Rafi Mohammed

White Customers Pay More Than Asians for Fish

Posted on June 29th, 2009 (2 Comments)

Kathyrn Graddy and George Hall of Brandeis University have an interesting National Bureau of Economic Research paper titled “A Dynamic Model of Price Discrimination and Inventory Management at the Fulton Fish Market.”

For 111 business days in 1991 - 1992, Kathryn collected price data on sales of whiting fish sold by a fish dealer at the Fulton Fish Market in New York City. At the time, only six dealers sold whiting fish in a market that the authors characterize as “conducive to tacit collusion.” Many dealers had been there for years, trade supply with each other, and receive feedback from customers about other dealers’ prices. The authors also note that the presence of organized crime may have also discouraged entry.

The buying process of whiting is straightforward. A customer approaches a dealer and asks for a price quote. The dealer offers a price and the customer usually either accepts or passes. It is interesting that there is no additional negotiation. If a buyer finds the price too high, they move on to another dealer for a price quote. Thus, a dealer must immediately size up a customer’s willingness to pay. The price per pound of whiting during this 111 day period ranged from 33 cents per pound to $1.75 per pound.

The authors found that lower prices were systematically offered to Asians compared to White customers. The average difference between the races amounted to 6.3 cents per pound. Prices were quoted discretely and the authors feel it unlikely that White and Asian buyers knew that each group was being charged different prices.

What’s interesting is that this price difference has less to do with negotiating skills (since there was little negotiation). Instead, it is a result of the different valuations that buyers place on whiting. The authors note that Asians tended to resell the whole fish in retail shops, fry the fish for sandwiches, or make them into fish balls. Most of these establishments were located in very poor neighborhoods. Thus, there was little room to raise prices to end-users. Conversely, White buyers had more scope to pass on higher prices to customers. For a local fish dealer in Princeton, New Jersey, whiting was a small part of his purchases and his customers would often pay higher prices if he explained that wholesale prices were expensive. Thus, he spent no time shopping around for price.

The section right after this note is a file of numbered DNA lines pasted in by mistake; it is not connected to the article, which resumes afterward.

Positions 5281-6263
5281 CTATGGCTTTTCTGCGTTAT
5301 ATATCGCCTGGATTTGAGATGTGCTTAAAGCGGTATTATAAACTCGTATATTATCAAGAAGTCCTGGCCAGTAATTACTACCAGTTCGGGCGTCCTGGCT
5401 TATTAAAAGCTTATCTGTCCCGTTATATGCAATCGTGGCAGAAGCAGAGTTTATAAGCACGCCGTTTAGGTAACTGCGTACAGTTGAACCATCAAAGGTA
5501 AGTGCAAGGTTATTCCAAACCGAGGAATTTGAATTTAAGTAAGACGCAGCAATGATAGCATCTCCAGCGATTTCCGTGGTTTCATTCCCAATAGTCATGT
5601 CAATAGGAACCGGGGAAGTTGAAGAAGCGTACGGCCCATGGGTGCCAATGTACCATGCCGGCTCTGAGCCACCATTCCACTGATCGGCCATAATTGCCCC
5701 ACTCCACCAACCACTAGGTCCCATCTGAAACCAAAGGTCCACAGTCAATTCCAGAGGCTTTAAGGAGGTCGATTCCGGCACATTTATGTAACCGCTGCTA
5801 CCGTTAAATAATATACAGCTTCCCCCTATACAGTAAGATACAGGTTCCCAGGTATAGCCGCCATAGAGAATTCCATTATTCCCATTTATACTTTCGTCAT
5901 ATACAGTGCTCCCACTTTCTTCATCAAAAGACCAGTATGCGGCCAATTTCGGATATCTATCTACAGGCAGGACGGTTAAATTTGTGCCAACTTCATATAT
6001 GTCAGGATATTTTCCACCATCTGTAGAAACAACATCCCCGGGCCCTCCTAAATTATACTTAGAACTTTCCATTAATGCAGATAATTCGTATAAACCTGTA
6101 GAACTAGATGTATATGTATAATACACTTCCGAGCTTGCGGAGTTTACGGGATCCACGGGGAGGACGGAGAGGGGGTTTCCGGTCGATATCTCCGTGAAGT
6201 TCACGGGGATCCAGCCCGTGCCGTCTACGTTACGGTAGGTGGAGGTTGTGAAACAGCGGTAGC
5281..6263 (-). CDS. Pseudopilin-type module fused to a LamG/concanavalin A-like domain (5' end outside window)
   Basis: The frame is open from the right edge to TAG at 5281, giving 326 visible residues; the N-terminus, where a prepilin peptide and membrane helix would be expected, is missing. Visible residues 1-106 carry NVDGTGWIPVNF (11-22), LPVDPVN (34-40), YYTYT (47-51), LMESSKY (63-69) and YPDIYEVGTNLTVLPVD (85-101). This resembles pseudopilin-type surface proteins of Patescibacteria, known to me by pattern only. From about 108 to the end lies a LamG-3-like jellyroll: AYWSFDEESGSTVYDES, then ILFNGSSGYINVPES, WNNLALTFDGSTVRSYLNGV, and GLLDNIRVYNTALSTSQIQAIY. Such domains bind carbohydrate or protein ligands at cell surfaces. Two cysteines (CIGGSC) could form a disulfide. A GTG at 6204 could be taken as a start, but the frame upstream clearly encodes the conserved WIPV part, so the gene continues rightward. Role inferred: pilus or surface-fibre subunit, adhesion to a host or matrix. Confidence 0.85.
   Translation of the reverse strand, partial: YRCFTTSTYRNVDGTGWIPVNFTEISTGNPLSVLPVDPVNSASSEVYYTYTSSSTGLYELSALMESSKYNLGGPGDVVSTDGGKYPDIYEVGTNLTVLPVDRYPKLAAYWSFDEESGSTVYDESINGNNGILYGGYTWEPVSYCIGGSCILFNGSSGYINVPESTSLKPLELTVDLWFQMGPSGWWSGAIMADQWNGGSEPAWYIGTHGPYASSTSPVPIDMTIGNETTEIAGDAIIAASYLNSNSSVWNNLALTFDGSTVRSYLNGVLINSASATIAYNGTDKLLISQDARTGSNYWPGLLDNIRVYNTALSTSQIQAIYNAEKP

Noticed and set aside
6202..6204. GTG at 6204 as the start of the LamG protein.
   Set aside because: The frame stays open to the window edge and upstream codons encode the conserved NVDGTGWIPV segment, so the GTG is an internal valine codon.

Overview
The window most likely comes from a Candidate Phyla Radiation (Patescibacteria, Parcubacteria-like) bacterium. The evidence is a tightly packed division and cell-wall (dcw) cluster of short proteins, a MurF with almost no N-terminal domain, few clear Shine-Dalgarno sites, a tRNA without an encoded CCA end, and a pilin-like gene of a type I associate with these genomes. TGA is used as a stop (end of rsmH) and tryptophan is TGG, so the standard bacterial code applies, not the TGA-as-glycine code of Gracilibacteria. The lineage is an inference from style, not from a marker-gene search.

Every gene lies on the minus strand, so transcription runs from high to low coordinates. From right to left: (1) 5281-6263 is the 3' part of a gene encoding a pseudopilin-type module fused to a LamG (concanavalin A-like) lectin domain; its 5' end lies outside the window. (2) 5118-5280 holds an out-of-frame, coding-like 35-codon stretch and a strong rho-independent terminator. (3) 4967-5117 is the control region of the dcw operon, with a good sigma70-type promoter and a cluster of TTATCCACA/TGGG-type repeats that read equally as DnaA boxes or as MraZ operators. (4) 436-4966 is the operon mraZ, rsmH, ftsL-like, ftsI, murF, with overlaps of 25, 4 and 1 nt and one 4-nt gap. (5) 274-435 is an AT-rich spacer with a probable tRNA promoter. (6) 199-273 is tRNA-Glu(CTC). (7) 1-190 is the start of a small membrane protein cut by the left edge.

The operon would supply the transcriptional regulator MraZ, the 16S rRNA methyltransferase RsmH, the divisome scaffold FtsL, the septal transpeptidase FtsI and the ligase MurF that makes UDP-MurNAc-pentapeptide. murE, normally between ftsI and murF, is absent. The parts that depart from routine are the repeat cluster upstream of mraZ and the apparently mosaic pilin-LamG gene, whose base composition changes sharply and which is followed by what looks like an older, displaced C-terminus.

While the 6.3 cent per pound price differential is of interest, the bigger lesson for B2B firms is that the resale opportunities for their products differ by each wholesale customer. Some wholesale customers have more latitude (and willingness) to pass along higher prices than others. For whiting at the Fulton Fish Market, Asians couldn’t pass along price increases while Whites could. Why shouldn’t B2B companies capitalize on these different pricing opportunities by charging different wholesale prices?

Apologies for the missed blog last week – I am in the homestretch of completing my new pricing book. Have a Happy Fourth of July!

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Readers' Comments on This Blog Entry

From Lawrence on June 30th, 2009
Great topic. I'd be interested to know the timing of the buys as well, if white buyers tended to buy earlier in the day compared to Asian buyers buying later in the day? By buying later in the day, a buyer would have more leverage on price because the vendor may be looking to liquidate.
From Rafi on June 30th, 2009
Hi Lawrence, This is a great point. The authors mention that there was a great deal of intra-day price volatility - prices declined after 7 AM (fish markets must open early) - but you are right, the authors should check if there is a sample selection bias (i.e., asians came after 7 AM). Great point - if you had made this at an academic seminar, you would have been given kudos for your thinking. Thanks for reading my blog. Rafi